*Thanks to Parenting Beyond Belief for the picture.


Anonymous said...

How refreshing to hear a fellow follower of Christ say: "Christians do not have an ethical high-ground whereby their religious views trump the moral efforts, reflections, inquiries, and formulations of non-believers and secularists. We're on level ground if we admit that morality is innate to the human species, whether a person believes or not."
I have come to believe that if humanity is created after the image (character, personality) of God, then it would logically follow that we, believer and non-believer, will reflect that image whether we are aware of our moral origins or not. Of course, the social-Darwinist would not agree with my supposition of our common moral origins, but we could agree on humanity's innate moral leanings. That much is, as you say, empirically demonstrable.
Do you think some of the confusion surrounding this arises from the assumption throughout mainstream Christian history that true morality comes only when a person experiences salvation and thus becomes "enlightened"? I once believed this, but the fact that there are Christians (Christ-like ones) with the moral leanings of sociopaths, would suggest that morality is not inherited through a spiritual experience, but perhaps has the potential to be reinforced through the experience of connecting with the originator our moral foundation.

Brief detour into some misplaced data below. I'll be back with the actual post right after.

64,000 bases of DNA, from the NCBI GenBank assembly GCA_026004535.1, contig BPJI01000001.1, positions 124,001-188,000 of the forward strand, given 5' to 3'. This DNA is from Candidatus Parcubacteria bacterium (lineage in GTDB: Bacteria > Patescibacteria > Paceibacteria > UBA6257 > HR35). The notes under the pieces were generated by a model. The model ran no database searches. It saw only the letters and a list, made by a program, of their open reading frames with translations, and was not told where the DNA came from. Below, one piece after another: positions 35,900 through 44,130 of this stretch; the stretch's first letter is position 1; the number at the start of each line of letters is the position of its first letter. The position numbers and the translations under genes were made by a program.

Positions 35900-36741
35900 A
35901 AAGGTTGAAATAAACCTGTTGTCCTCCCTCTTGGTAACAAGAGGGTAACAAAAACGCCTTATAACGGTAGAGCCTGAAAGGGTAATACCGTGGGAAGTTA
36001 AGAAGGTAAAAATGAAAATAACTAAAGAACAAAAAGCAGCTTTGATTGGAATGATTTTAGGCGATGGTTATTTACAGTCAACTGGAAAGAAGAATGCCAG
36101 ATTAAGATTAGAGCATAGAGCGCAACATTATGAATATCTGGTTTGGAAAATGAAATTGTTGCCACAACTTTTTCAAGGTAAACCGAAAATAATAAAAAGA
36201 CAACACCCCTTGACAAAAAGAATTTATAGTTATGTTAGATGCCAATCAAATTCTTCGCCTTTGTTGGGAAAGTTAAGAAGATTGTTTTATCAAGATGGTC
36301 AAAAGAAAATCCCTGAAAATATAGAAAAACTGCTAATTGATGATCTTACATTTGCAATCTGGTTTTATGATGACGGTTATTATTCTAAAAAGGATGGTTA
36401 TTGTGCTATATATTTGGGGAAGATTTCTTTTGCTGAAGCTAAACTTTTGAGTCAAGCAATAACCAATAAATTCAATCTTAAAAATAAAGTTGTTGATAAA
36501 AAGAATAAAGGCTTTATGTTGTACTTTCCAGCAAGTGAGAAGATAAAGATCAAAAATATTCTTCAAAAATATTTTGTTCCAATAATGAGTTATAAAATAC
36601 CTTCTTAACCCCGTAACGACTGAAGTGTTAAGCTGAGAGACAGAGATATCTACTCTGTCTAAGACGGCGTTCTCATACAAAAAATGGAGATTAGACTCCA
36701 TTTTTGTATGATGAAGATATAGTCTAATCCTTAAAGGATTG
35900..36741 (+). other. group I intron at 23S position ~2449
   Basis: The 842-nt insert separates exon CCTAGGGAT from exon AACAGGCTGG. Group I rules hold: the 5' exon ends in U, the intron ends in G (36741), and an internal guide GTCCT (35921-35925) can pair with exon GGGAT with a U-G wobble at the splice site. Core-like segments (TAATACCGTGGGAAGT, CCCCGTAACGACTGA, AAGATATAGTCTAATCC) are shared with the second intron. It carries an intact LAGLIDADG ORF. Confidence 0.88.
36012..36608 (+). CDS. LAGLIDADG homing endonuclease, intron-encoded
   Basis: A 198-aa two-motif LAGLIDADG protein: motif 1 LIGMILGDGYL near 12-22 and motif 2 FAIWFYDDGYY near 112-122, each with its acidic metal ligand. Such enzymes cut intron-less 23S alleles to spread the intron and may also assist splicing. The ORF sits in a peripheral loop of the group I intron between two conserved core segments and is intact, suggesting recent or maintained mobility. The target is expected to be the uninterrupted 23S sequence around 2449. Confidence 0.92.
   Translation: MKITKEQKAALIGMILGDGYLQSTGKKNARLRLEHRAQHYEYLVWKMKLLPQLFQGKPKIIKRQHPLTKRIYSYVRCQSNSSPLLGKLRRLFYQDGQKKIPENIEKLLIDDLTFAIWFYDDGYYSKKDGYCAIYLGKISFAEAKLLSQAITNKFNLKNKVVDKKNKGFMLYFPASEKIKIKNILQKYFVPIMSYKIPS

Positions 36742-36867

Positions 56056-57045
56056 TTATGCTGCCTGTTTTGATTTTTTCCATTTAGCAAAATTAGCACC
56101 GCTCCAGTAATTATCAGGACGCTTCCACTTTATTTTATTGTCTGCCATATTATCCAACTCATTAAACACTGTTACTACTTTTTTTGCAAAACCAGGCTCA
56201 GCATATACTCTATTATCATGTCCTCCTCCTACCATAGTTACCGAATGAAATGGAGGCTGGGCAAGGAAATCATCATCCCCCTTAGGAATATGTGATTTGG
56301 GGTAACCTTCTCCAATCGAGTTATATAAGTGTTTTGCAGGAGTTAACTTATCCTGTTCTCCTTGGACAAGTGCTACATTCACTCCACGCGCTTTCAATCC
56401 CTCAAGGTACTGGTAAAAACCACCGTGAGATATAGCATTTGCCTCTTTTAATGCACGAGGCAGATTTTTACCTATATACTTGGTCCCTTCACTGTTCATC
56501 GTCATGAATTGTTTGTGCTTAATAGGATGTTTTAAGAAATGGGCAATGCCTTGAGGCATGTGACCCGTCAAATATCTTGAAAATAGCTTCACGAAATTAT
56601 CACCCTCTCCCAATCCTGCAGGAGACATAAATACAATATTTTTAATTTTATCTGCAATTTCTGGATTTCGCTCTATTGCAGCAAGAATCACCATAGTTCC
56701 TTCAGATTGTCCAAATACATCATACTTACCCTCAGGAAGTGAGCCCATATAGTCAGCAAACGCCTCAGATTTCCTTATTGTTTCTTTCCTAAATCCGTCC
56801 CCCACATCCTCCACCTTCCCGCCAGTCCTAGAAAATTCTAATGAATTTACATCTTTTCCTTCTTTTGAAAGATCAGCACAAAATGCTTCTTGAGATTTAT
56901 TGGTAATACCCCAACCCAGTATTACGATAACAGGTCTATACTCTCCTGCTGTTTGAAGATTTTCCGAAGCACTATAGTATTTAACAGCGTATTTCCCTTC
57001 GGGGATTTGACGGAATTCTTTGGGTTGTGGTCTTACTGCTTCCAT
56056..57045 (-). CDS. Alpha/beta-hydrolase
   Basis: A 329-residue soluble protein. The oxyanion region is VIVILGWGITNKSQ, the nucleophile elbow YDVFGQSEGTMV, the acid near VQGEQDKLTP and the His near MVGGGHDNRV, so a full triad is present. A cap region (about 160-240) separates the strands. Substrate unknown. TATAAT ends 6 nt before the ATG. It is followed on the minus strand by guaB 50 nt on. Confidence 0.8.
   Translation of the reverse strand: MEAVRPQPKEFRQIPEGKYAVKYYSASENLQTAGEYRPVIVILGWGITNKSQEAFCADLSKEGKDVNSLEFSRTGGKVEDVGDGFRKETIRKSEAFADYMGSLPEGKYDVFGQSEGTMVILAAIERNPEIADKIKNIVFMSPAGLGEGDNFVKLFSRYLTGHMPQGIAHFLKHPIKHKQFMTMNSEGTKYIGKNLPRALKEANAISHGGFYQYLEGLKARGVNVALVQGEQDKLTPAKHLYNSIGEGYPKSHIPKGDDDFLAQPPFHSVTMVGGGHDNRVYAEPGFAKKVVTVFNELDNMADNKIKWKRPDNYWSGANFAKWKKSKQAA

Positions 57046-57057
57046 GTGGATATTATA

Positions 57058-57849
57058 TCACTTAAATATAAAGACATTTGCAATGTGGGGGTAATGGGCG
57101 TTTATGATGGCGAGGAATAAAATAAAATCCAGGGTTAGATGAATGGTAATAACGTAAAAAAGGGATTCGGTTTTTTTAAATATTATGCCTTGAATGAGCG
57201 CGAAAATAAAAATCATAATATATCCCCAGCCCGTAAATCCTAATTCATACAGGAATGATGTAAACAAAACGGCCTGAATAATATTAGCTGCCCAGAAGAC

I appreciate your comments on atheists and Christians finding a level ground from which to examine moral action. It might be as challenging as getting Israel and Palestine to sit at the same table without wanting to bomb each other. It can be done, though.
Good topic.

Dr. V said...

Hi Chris,

I've just been taking a few minutes to browse (and enjoy) your blog. Concerning the present post, I think that you're right about the level playing field with respect to morals. And I agree with Wyatt that this is basically due to all of us being made in God's image, whether we acknowledge God or not. All people have intrinsic moral value, and it very much seems that we can all recognize this too. C.S. Lewis's appendix in his book Abolition of Man helpfully sets out the world's various moral codes which look like they reflect the aforementioned value.

I think that the God explanation makes good sense of this value, whereas the no-God explanations tend to run amok.